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SPEECH BY MINISTER IN THE PRESIDENCY FOR PLANNING, MONITORING & EVALUATION HONOURABLE JEFF RADEBE DURING THE LAUNCH OF YOUTH MONTH ON 01 JUNE 2017 IN SOWETO
HECTOR PIETERSON MUSEUM & UNCLE TOM’S HALL, SOWETO
FRIDAY, 02 JUNE 2017
 
Good afternoon
 
It is with great honour and privilege for me to address you today on a month that we honour those who sacrificed their lives for the freedom and democracy that each and every one of us enjoys today
June is celebrated as Youth Month in South Africa, with a specific focus on 16 June, which is also known as Youth Day. Youth Month pays tribute to the school pupils who lost their lives during the 16 June 1976 uprising in Soweto.
 
It’s been 41years since young people from this very area of Soweto on 16 June 1976, took a stand against an oppressive regime demanding their voice be heard. Between 3000 and 10 000 students mobilized themselves and marched peacefully to demonstrate and protest against the government’s directive to use Afrikaans as a medium of instruction in their schools. The march was meant to culminate at a rally in Orlando Stadium.
On their way to the Stadium, they were met by heavily armed police who fired teargas and later live ammunition on demonstrating students. This resulted in a widespread revolt that turned into an uprising against the Apartheid Government. The events of that day sparked a national outcry and uprisings throughout the country. Many young people lost their lives mercilessly.
While Soweto was the fulcrum and zero ground of the uprising, it spread across the country and carried on until the following year. These young people were fierce and fearless. What seemed like a simple action from their part turned out to be a history making moment that would echo through the history of South Africa.  It catapulted the struggle for the freedom of South Africa throughout the world. We salute their courage and zeal which bore the fruit of the freedom that we enjoy today.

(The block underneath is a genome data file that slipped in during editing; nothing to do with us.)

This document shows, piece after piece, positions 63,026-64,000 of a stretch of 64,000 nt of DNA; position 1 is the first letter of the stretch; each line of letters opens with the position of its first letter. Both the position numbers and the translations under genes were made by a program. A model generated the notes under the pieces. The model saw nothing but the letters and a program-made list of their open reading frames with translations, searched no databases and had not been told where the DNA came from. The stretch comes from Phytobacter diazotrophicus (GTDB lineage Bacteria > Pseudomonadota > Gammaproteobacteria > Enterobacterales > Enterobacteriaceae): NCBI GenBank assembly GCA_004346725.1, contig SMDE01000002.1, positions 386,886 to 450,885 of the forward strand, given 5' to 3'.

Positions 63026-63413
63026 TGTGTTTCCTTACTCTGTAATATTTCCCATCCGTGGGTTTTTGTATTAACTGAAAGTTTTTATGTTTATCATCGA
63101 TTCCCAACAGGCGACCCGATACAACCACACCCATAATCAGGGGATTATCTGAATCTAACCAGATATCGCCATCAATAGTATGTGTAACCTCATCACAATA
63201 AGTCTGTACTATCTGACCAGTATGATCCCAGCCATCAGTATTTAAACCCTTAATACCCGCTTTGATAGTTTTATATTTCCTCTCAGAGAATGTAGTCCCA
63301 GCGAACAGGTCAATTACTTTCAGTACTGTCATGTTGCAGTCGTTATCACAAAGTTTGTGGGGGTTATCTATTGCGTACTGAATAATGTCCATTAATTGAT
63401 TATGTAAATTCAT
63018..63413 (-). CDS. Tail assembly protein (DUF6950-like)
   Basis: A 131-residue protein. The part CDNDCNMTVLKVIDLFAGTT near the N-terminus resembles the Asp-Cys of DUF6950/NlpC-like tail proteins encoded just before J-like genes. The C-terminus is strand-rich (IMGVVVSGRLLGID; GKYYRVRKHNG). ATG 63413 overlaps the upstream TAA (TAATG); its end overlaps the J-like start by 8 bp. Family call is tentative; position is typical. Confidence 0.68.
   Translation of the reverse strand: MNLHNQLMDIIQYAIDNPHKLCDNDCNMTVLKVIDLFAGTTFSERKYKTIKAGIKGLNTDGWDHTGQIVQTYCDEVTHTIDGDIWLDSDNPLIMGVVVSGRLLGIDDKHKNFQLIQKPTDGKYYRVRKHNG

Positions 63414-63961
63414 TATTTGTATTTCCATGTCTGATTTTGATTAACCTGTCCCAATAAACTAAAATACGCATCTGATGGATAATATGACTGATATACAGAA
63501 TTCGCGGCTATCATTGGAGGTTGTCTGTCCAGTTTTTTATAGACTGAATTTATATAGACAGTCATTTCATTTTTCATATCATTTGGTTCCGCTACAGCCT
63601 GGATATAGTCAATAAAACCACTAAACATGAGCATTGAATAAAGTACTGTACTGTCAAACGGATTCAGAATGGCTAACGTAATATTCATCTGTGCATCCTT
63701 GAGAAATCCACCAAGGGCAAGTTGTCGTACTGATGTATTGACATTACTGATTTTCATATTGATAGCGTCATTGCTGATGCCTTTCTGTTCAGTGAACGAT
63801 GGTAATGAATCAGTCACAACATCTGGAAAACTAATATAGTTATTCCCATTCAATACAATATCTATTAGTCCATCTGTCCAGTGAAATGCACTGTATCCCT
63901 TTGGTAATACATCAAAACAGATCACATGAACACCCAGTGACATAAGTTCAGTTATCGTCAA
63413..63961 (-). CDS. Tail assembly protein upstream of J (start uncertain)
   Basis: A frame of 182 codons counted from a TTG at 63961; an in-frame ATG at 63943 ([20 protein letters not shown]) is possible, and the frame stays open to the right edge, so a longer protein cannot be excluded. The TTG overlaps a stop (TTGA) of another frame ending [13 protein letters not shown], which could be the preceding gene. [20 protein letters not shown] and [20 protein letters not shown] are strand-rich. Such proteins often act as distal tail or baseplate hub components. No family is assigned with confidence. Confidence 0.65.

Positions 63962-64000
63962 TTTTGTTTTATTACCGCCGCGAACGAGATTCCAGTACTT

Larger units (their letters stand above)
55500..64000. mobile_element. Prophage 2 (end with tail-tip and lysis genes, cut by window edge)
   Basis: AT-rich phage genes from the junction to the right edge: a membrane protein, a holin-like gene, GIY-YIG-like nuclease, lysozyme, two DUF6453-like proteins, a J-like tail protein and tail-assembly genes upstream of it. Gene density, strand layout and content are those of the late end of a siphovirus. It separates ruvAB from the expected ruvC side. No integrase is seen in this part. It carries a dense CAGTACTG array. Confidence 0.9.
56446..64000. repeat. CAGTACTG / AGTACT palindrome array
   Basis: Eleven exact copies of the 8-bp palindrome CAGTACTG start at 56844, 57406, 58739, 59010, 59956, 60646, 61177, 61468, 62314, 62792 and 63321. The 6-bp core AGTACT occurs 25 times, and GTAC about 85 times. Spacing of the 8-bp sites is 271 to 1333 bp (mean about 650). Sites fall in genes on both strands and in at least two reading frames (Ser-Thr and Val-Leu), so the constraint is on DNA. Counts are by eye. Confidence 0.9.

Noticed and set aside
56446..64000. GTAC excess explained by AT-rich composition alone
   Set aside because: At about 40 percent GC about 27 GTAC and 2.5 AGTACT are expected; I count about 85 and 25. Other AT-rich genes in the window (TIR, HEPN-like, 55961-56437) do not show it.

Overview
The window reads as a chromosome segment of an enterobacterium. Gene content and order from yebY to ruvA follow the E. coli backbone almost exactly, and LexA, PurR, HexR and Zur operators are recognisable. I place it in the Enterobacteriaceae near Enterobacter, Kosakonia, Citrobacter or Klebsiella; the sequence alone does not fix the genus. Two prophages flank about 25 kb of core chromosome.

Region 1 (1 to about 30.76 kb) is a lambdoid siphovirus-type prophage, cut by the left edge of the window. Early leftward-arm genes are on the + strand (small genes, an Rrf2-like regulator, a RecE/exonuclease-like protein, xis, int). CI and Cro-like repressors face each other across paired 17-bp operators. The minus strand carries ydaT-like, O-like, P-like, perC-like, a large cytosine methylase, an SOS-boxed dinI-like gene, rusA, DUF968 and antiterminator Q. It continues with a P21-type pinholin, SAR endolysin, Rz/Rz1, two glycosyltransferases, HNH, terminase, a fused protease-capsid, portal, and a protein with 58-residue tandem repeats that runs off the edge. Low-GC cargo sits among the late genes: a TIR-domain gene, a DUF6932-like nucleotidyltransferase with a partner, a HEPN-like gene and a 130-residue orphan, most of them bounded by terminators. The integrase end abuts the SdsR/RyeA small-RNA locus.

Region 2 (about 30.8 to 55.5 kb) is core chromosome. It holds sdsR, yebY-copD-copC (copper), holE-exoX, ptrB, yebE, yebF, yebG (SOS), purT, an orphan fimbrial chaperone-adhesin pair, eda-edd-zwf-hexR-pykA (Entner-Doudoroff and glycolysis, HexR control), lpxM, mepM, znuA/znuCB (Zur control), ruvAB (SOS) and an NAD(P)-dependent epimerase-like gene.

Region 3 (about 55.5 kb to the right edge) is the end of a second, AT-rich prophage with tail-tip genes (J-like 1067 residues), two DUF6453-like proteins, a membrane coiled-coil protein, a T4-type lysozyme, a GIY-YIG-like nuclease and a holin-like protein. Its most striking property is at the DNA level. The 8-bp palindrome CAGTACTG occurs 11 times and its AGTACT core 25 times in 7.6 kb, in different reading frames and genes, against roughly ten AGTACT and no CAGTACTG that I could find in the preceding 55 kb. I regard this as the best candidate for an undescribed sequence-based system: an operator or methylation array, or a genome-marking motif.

Today we are here to launch Youth Month in 2017 under the theme “The Year of OR Tambo: Advancing Youth Economic Empowerment”. This theme seeks to mainstream the youth development agenda and participation of young people in the broader economy. There is now a groundswell acknowledgment that political freedom on its own is not enough, our people, particularly out youth who make the majority of our population are hungry for economic emancipation.
The urgency of the participation of youth at the top end of our economy has been emphasised by the Labour Force Survey recently released by the Statistician- General yesterday.  The survey results paint a disturbing picture which shows that we are regressing rather than improving. This points to one direction and one direction only.  The direction is that the youth should not only be job seekers but also be the creators of employment in their own right so that they can also be able to employ other youth, particularly in the new and innovative economic sectors that speak to the special talents and entrepreneurship of their peer.
 
Government’s Commitment to Youth Development
As the South African government, our commitment to youth development is influenced by our democratic goals, which are based on the principles of social and economic justice, human rights, empowerment, participation and active citizenship that are enshrined in the South African constitution. The National Youth Policy 2020 gives further expression to these principles and is intended to lay a firm foundation for youth, who are and will continue to shape future of this country. Youth are therefore at the core of South Africa’s development agenda.
 
Issues Facing Young People
We are very much cognisant of the many challenges facing the youth today such as high unemployment rates, alcohol and substance and HIV/Aid.
The current scourge that we are seeing, which affects mostly our young people women, that of being raped and killed is completely unacceptable. Our hearts cry out to the families who have lost their lives through such senseless killings in the recent past. It cannot be that our women and children are not able to enjoy the freedom and liberation that was hard worn. Real freedom will be achieved when our women can be free to go anywhere anytime without fear of being attacked, raped and/or killed.